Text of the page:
Antequera sits at a privilege location, with 4 major airports equidistant to the city at approximately 1 hour distance. However, the main airport is Malaga, the 4th largest in Spain in number of yearly passengers, and being such and important touristy city for sun-seekers, there is a vast choice of airlines and destinations served. Pretty much any airline within Europe has as one of their routes Malaga, this including especially any low cost carrier. Finding a good fare is rarely hard, however during the summer months you can forget about it. High season is serious in this part of Spain, and unless you are willing to fly at random odd days, a weekend trip can easily be as expensive as a flight to Dubai at over £300.

From the airport to Malaga downtown there are frequent trains ans buses. The train is the cheapest option at just 1.80 Euros per way. The train station is opposite the arrivals of Terminal 3, with frequencies of every 20 minutes during the day taking just 12 minutes to the train station. The other option is the Bus A, stopping at all terminals and along its way in Alameda Principal, Paseo del Parque and the main bus station next door to the train station costing 3 Euros per way. If you need further information about the urban transportation in Malaga check that guide here.

From Malaga to Antequera you have trains and buses. Calculate 1 hour approximately one to the other. Both train and bus stations are located at the very north of Antequera, within walking distance of the historic city, however bear in mind there is another railway station serving the high-speed trains from Malaga to the north, but stopping well outside and far from the city centre for what you will need the shuttle buses from there to the old town. Once tin the centre, there is no need for taking any further transportation, the entire city is small enough for walking through and enjoying the countless sights at every street.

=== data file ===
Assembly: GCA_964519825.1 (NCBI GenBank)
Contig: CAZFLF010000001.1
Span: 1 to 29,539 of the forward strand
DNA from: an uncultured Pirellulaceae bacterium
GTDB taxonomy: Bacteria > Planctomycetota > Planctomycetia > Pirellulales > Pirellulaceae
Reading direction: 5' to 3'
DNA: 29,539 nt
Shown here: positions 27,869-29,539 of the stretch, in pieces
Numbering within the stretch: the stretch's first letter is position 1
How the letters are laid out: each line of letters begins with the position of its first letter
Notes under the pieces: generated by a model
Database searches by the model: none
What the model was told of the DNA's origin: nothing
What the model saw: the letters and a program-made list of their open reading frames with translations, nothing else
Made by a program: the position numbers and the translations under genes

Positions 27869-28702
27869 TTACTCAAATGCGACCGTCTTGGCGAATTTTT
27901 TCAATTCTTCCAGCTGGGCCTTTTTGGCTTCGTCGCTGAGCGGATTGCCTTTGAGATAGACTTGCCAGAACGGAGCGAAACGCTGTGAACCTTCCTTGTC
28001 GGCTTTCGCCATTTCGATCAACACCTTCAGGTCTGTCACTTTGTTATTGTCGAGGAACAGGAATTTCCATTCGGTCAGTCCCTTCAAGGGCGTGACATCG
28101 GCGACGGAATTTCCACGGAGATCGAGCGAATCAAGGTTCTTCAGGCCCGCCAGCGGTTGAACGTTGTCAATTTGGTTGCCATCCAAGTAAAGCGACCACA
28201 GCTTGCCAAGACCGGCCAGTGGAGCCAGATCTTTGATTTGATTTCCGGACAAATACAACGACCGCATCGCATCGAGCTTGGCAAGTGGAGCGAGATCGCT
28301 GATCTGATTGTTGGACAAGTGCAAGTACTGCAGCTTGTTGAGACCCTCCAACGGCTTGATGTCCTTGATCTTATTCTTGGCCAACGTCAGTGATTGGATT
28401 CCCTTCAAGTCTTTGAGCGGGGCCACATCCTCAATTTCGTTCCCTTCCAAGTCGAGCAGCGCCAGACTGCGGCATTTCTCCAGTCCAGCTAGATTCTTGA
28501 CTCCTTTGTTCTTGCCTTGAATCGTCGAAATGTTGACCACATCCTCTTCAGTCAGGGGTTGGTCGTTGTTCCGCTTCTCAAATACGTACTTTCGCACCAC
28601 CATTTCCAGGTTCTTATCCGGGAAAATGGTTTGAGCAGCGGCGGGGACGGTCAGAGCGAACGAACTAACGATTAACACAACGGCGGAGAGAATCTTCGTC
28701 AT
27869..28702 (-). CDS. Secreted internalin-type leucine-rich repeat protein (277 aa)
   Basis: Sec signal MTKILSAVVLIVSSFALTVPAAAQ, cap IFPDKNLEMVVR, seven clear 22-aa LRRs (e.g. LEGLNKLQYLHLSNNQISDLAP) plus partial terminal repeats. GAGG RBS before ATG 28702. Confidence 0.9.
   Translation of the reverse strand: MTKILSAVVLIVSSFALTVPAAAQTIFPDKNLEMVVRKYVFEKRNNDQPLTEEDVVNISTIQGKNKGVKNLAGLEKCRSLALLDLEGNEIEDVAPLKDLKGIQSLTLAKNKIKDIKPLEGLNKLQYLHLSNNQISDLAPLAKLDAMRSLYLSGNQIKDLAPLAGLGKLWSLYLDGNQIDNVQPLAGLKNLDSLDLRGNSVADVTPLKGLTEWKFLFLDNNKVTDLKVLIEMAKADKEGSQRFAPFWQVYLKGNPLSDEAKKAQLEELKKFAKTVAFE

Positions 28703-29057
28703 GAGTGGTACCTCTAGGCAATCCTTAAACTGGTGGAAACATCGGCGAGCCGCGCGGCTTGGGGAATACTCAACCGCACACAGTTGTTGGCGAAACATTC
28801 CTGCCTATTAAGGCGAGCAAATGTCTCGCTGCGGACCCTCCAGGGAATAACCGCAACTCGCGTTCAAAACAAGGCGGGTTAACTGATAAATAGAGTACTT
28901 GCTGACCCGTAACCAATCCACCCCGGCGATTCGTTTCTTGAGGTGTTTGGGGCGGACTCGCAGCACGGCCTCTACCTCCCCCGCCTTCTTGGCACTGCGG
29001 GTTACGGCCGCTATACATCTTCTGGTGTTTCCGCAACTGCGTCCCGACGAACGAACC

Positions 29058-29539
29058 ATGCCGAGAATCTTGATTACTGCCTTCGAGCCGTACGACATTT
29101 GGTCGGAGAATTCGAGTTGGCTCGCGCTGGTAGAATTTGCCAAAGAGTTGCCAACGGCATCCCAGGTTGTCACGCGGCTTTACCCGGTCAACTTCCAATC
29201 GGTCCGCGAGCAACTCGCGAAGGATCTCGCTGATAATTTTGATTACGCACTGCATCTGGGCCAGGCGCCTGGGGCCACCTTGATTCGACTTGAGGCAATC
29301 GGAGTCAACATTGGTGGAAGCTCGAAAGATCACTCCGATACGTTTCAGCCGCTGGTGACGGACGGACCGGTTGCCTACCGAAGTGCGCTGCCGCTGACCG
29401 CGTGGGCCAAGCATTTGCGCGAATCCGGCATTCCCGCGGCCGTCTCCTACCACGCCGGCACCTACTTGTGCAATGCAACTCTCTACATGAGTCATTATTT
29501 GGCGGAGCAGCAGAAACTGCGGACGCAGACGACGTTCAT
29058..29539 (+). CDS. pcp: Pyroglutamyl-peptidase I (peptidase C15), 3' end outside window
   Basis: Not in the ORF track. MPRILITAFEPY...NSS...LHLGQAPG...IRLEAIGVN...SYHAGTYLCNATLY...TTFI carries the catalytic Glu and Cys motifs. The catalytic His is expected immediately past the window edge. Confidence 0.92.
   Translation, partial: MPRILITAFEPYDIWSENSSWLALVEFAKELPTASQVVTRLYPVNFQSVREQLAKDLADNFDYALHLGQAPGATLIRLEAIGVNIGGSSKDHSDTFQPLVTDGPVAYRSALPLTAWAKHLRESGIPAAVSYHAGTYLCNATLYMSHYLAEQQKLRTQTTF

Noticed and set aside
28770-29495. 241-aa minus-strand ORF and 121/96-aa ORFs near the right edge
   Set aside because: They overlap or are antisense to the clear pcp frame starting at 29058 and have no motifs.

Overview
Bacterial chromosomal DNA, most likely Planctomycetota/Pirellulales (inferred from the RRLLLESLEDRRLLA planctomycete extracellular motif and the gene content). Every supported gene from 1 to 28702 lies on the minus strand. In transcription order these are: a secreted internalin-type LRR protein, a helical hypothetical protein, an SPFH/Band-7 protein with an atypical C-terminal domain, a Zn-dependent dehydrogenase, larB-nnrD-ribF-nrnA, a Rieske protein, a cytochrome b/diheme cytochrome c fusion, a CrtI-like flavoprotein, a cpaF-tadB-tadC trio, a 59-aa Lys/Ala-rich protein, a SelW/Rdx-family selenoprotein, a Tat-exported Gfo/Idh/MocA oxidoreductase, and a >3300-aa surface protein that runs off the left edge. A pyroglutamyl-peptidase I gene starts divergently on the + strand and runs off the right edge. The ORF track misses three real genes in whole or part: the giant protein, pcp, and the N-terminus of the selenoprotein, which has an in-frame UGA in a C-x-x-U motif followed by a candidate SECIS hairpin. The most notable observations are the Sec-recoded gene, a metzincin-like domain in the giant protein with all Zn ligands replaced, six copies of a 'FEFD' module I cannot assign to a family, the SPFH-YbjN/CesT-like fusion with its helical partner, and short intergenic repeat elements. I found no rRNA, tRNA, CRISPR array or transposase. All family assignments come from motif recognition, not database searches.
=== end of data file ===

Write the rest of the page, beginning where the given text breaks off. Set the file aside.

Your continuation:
Accommodation:

As I did not stay overnight in Antequera since this was a day trip from Malaga, I can only give you the information for the later. After all, it is highly likely Malaga will be your base for visiting other cities nearby as we keep doing for the last years.

There is a massive choice of hotels in Malaga, of any kind and any size, however prices either in low or high season are still much higher than expectations, unfortunately. It is very hard to find a good deal at a nice place, unless you are OK in lowering your comfort and quality standards. A good and reasonable point to start your search is by checking some of our preferred affiliate hotel search engine such as Hotels.com, Booking.com, Expedia, Otel.com, Agoda, Opodo, Hotels Click, LateRooms or Ebookers.

This entry was posted in 01. Europe, 10. November, 2017, Short Trips, Southern Europe, Spain and tagged , , , , , , , , . Bookmark the permalink.